Immuno-Proliferative Small Intestinal Disease and Exocrine Pancreatic Insufficiency (EPI) of the Basenji Dog
– as per the BCOA website basenji.org
Immuno-Proliferative Small Intestinal Disease and Exocrine Pancreatic Insufficiency are presented together because they are both disorders of mal-digestion or mal-absorption.
IPSID stands for Immuno-Proliferative Small Intestinal Disease but it is a disease of many names. It is also called Basenji Enteropathy, Immunoproliferative Lymphoplasmacytic Enteritis, Basenji Diarrheal Syndrome, and malabsorption. IPSID is a type of inflammatory bowel disease (IBD), which results in the dog not being able to utilize and absorb nutrients correctly from food.
A predisposition to IPSID is inherited, but inheritance appears to be only one of the factors involved. A dog genetically predisposed to IPSID and its resultant immunological impairment might present with usual IBD and eventually progress to IPSID. Physical and/or emotional stresses may be aggravating triggers.
Exocrine pancreatic insufficiency (EPI) can be confused with IPSID but the treatment is very different. A dog with EPI is not able to produce the enzymes needed for digestion. EPI occurs when a dog’s exocrine glands in the pancreas become atrophied and can no longer produce or secrete pancreatic digestive enzymes. Some food particles then remain undigested and unabsorbed causing Small Intestinal Bacterial Overgrowth (SIBO). That results in the dog, although eating copious amounts of food, being constantly undernourished and literally wasting away. Without proper treatment, the EPI dog can suffer greatly and even die a painful death from malnourishment, starvation or organ failure.
EPI should be ruled out before a diagnosis of IPSID is made. The only way to confirm EPI is with a TLI (Trypsin-Like Immunoreactivity) blood test. If your dog is diagnosed with pancreatic insufficiency or if you have questions about the disorder, information is online at http://www.epi4dogs.com.
For the Owner
IPSID symptoms can include diarrhea, vomiting, weight loss, increased or decreased appetite, gas, and depression. EPI symptoms are very similar and include weight loss despite a strong appetite, greasy globs of voluminous yellowish stools, diarrhea, vomiting, and personality changes. The type of symptoms and their severity differ from dog to dog, and from one episode to another. Dogs with IPSID or EPI often will have good periods as well as bad spells. Rarely will a dog present with profound weight loss but no other symptoms. Testing for EPI and IPSID can rule out instances where a dog suffering from either condition is not suffering from other outward symptoms like vomiting and diarrhea.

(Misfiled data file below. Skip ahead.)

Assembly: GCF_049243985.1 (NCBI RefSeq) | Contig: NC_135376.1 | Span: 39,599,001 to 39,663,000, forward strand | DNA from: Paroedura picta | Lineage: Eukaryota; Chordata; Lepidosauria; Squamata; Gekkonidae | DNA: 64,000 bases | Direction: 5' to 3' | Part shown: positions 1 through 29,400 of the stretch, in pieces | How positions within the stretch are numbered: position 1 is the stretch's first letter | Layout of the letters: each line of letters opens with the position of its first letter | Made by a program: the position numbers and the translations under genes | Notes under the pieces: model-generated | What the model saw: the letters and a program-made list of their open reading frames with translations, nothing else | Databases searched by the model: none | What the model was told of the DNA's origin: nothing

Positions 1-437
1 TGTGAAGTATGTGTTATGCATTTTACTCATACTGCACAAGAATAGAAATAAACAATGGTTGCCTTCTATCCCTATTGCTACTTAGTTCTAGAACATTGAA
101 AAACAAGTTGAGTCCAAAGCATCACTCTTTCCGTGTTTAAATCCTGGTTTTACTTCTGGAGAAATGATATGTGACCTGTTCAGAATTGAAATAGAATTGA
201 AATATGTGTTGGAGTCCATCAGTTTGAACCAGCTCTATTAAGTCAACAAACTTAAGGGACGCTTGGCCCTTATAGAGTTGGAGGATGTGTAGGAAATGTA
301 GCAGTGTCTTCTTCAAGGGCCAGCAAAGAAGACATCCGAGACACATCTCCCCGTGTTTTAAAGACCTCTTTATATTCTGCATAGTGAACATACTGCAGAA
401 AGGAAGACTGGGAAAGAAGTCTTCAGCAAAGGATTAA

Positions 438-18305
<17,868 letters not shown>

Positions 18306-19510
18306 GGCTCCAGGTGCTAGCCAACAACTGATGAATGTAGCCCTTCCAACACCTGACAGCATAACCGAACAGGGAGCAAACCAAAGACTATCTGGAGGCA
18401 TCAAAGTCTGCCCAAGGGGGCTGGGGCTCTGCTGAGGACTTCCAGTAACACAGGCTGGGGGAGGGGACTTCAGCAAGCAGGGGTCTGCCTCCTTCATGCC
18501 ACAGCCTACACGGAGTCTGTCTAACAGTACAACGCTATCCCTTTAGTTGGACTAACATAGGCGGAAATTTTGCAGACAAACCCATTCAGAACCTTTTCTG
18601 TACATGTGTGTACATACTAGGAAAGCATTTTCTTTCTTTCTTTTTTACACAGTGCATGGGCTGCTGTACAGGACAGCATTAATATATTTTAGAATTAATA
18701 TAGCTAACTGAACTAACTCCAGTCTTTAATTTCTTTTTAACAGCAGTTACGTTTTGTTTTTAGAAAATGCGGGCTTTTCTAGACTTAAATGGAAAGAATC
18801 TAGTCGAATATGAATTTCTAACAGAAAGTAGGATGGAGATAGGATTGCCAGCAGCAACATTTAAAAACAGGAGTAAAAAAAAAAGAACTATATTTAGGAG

Diagnosing IPSID involves investigating and eliminating other possible causes of the dog’s symptoms. Blood serum protein levels may be low. Intestinal biopsy is the only reliable way to diagnose IPSID; it is done to rule out irritable bowel syndrome, inflammatory bowel syndrome and other diseases, lymphangiectasia (which most basenjis with IPSID have as a secondary condition), colitis, cancer, and systemic fungal infections. Endoscopic biopsies are preferred to prevent complications with healing.
Traditional methods of treating IPSID include systemic prednisone and antibiotics. Some dogs do well on a holistic regimen; it is important to discuss a long-term treatment plan with your veterinarian. Symptoms may diminish or increase over time. A veterinarian must oversee treatment and changes to treatment. IPSID affected dogs can harbor microorganisms that may cause problems for other dogs in the household; proper household hygiene is important.
A change to the dogs diet may be required to optimize nutrient utilization. Some veterinarians suggest switching diets on a monthly basis. A homemade diet also can be used and additional vitamin supplementation may be indicated.
EPI should be confirmed with a trypsin-like immunoreactivity blood test. This test detects trypsinogen and trypsin levels in the pancreas. Values below 2.5 g/L indicate EPI. Values between 3.5 and 5.7 g/L may be indicative of other pancreatic disease.
Treatment for EPI includes supplementation with enzymes and changes to the dogs diet. Antibiotics and supplementation with vitamin B-12 (cobalamin) may also be required. The most common enzymes used to treat EPI dogs are porcine-based (from pigs). However, some EPI dogs do not tolerate porcine enzymes. These dogs are often helped by plant-based (soy) enzymes that aid digestion.
There are many web resources for dogs and owners dealing with EPI, including discussion lists for owners of affected dogs. See, for example: http://www.epi4dogs.com/.
For the Breeder
While IPSID and EPI are not common, they are serious diseases. Dogs with IPSID or EPI should NOT be used for breeding. While the mode of inheritance is not known, susceptibility to these diseases, rather than direct inheritance, may be involved.